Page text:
He refused to answer Mundo’s questions about his medical history, and repeatedly evaded Mundo’s attempts to make him take his medicine. He repeated himself over and over again (perhaps suffering from a case of physical amnesia?) and had no respect for Dr. Mundo’s authority.
The two scuffled over the child’s sickness for what felt like hours. Mundo made what he thought were very salient points about the merits of treatment, but the child constantly evaded Mundo’s attempts to help him.
Mundo grew tired of arguing with the boy. He mustered up one final attempt at treatment, wielding his precision scalpel with the artistry of a Demacian duelist. The words of his medical vows – “MUNDO FIX ALL THINGS, MUNDO DO MEDICINE VERY HARD” – ran through his head again and again. His desire to cure this child filled him with purpose and determination.
He swung with all his might.
The treatment was a success.
But then – somehow – the treatment reversed itself. Whatever good Mundo had accomplished in his last attempt at a cure was suddenly undone. To Mundo’s utter confusion, the child scurried away, utterly uncured.
Mundo screamed in irritation.
“WHY CAN’T MUNDO SAVE THEM ALL?” he screamed to the sky.
Not every operation was a success. Mundo would be the first to admit that. Still, Mundo tried to focus on the positive. Apart from this most recent patient, Mundo had helped an awful lot of people. He’d done a full day’s work, and now it was time to rest.
As the sun came up, Mundo retired home and tucked himself into bed. Who knew what tomorrow might bring? Another patient to help. Another epidemic to stop.
A doctor’s work was never done.
|MUNDOS MEDIKUL JERNEL
Portions of this text have been transcribed for legibility and edited for grammar by John O'Bryan.
Deer Dieree: No pashents today. But that’s OKay. Evry bizness has downs. I am fine withh it. In fact it is good becuz it means pepul in Zaun are healfy! No patients is good noos for the peeple, I always say.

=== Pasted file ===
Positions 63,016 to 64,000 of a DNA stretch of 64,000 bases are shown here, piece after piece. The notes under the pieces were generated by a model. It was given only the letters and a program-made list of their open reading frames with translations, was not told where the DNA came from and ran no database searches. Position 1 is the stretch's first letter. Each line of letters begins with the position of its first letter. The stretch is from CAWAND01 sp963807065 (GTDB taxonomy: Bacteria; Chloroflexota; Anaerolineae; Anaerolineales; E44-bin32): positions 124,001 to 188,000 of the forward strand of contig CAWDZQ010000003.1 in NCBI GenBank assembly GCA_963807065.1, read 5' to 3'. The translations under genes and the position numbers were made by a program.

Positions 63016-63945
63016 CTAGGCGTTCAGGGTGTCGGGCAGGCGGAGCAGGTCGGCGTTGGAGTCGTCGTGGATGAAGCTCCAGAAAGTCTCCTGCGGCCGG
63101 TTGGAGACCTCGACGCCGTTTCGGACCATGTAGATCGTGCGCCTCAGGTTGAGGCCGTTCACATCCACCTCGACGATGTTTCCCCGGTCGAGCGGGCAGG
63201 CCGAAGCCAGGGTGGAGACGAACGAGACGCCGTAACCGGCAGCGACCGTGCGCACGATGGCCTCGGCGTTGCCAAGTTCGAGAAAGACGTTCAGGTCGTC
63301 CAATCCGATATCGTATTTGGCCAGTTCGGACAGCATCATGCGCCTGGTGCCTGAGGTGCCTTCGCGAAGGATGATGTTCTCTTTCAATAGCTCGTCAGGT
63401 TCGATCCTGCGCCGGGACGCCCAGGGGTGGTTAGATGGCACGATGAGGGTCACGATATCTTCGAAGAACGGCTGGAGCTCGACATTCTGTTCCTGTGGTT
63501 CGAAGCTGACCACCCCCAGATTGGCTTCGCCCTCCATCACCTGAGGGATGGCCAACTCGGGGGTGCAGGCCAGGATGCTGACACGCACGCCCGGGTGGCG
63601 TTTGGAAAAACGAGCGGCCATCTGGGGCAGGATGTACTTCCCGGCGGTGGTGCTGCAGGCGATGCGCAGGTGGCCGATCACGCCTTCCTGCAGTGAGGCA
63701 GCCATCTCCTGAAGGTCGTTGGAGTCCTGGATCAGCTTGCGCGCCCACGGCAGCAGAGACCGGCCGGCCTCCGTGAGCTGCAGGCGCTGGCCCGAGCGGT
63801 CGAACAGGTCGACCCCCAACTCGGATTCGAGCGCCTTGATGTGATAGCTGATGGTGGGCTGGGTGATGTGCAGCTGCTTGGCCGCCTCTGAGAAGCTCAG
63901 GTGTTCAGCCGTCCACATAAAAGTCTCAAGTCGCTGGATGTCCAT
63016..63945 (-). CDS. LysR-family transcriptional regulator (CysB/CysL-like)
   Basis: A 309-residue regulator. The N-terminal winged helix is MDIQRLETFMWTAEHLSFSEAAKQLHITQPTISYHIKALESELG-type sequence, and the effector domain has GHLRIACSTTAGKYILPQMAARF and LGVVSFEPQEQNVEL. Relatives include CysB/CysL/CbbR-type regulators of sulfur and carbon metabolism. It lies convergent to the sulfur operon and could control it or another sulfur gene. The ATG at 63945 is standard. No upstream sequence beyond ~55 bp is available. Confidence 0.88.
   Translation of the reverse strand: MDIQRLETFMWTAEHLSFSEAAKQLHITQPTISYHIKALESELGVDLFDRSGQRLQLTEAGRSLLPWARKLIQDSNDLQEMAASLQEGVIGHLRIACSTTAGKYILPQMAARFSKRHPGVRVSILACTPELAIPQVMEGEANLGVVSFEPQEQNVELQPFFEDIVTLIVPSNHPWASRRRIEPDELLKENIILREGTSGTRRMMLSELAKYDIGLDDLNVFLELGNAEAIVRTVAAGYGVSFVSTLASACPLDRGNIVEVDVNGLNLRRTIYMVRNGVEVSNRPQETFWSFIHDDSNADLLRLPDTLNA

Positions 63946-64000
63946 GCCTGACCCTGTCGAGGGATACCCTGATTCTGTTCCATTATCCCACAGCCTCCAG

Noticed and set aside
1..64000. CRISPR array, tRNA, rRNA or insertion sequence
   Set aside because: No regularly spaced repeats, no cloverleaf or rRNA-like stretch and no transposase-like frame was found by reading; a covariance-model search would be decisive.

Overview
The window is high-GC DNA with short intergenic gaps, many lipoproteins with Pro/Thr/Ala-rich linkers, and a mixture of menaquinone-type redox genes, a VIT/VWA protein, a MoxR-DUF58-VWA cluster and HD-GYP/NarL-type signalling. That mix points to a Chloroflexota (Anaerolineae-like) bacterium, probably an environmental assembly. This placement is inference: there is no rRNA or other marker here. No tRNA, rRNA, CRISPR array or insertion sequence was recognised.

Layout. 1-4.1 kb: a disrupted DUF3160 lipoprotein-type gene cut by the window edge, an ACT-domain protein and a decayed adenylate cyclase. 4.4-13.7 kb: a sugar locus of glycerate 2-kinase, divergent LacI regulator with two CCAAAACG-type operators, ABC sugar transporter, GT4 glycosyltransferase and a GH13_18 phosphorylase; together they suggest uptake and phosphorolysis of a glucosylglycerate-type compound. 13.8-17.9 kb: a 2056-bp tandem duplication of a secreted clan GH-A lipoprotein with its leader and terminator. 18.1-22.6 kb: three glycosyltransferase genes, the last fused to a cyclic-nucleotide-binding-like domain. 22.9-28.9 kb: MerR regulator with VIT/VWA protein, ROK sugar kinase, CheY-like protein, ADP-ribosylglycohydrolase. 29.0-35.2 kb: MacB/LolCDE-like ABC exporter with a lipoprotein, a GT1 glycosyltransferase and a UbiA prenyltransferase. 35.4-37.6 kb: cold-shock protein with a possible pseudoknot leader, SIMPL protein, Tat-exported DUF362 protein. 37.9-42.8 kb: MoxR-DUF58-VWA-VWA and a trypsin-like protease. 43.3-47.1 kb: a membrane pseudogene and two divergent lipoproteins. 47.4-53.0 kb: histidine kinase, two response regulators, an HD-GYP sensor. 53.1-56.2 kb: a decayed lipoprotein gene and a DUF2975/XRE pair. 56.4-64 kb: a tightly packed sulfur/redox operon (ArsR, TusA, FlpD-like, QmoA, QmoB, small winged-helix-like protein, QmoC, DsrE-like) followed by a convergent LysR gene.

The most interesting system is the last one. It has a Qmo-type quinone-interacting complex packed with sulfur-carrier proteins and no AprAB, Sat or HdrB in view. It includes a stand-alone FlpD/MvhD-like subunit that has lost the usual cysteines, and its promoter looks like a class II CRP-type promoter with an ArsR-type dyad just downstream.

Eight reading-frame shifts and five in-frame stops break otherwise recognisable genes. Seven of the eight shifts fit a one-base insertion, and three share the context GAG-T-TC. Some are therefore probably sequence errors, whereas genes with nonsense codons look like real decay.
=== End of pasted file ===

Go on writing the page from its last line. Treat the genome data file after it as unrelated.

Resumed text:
Still no pashunts. But tooday I wint outsid and yelld at ppl HOO NEED A DOCOTOR? They runned away. They runned fast, so they must not b sick. It is fine. In fact it is good! I will wayt more. Wait untel they r sik. Ooh, ther wuz a gud thing that happen—me found nurs to hire! Her liv in alley behind da hospittl. Mundo xcited to hav help!!
Aggh! Stil No Pashunts! Wear r they all? It not possibul they all healfy. Mundo think they avoid goin to doktur! Mabbe me go find them? Mundo to da reskue!
I hav a pahent! The firstest in a long time. He is fancee! Waring a suut an glassissss. Came in to say him wants to turn this hospital inntu a kem-fak-tow-ree. I tol him he sound krayzee. Putt him in Mundos old room. Da one wif da pads. Gud place for screemin. He be happee in ther for now.
Bad noos. My payshint is detererorayding. Him thinks he wurks fur da chem bearen. Wont eat and wont stop skreemin. Him keep yellin “Yooll be sorry Doktur Mundo!” Mundo tol him me AM sorry becuz he krayze but Mundo will git him bettr. Dis mite take a wile.
Tooday i use a wunderfuhl treetmint on da pashent. No wut it is? Elektristee! I putted it in his brane wif wires. He skreemd becuz that is da sownd peepul make when yuu cure them. Gettin bettr sumtimes hurt. Mundo happee to see progresses!
wow da pashint is lowd! Evreeday he skreem LEMEE OWT LEMEE OWT but wut can I do? Put him owt on da street? He Krazee and danjerous! Moar lekristee and mabee surguree? I dunnno. Wish me luk dieree!!
Mundo am runnnn out uf opshuns. Da lektristee dont werk no moar. Payshent still krazee as a chem-bat. Me wint for a walk owtside to kleer me head tooday. Mundo found nurs an askd her opinyun. Me tol her da lectristee dont werk on da pashent anymor. She sed me need too operat. Then her hissd an ran up a fense. Dat is medikul kunsensis then. Tomorrrro i operat! It gunna go good!
I think da payshint is bettur! I purformd what wee dokturs call a brane labotmee. (Das whare yuu chop up da brane) Payshent is no longr skreemn! Hurray fur sciens! Now kums his recuvry. It will be long an ardyoouss. But he shud pul throo!
Payshint did not pul throo. at leest i don fink so. he haz bin vary still fur a week now. If he dont muuve todaae me hav to put him in garbij. Dis onlee part of job Mundo hate!! Why kant we sayv them all? Sciens still hav so far to go! At leest pashent not suffr no moar.
Me saw nurs agin tooday. Her was eeting out of trash can. Her eet old pashints hand! Mundo tol her dis unprofeshinul! Me say sorry dis not workng out but me rite her good recomindashun lettur. Her hissd and ran up fense agin! Why so hard to find gud help? Me run respektabul practis. Me kare abowt pashints. Is it unreesunabl to xpeckt same frum implowees? Mundo not tink so. Sum day me find nurs hoo kares as much as Mundo. Sum day.
- November 10th, The Making of the Madman from leagueoflegends.com
Journal of Justice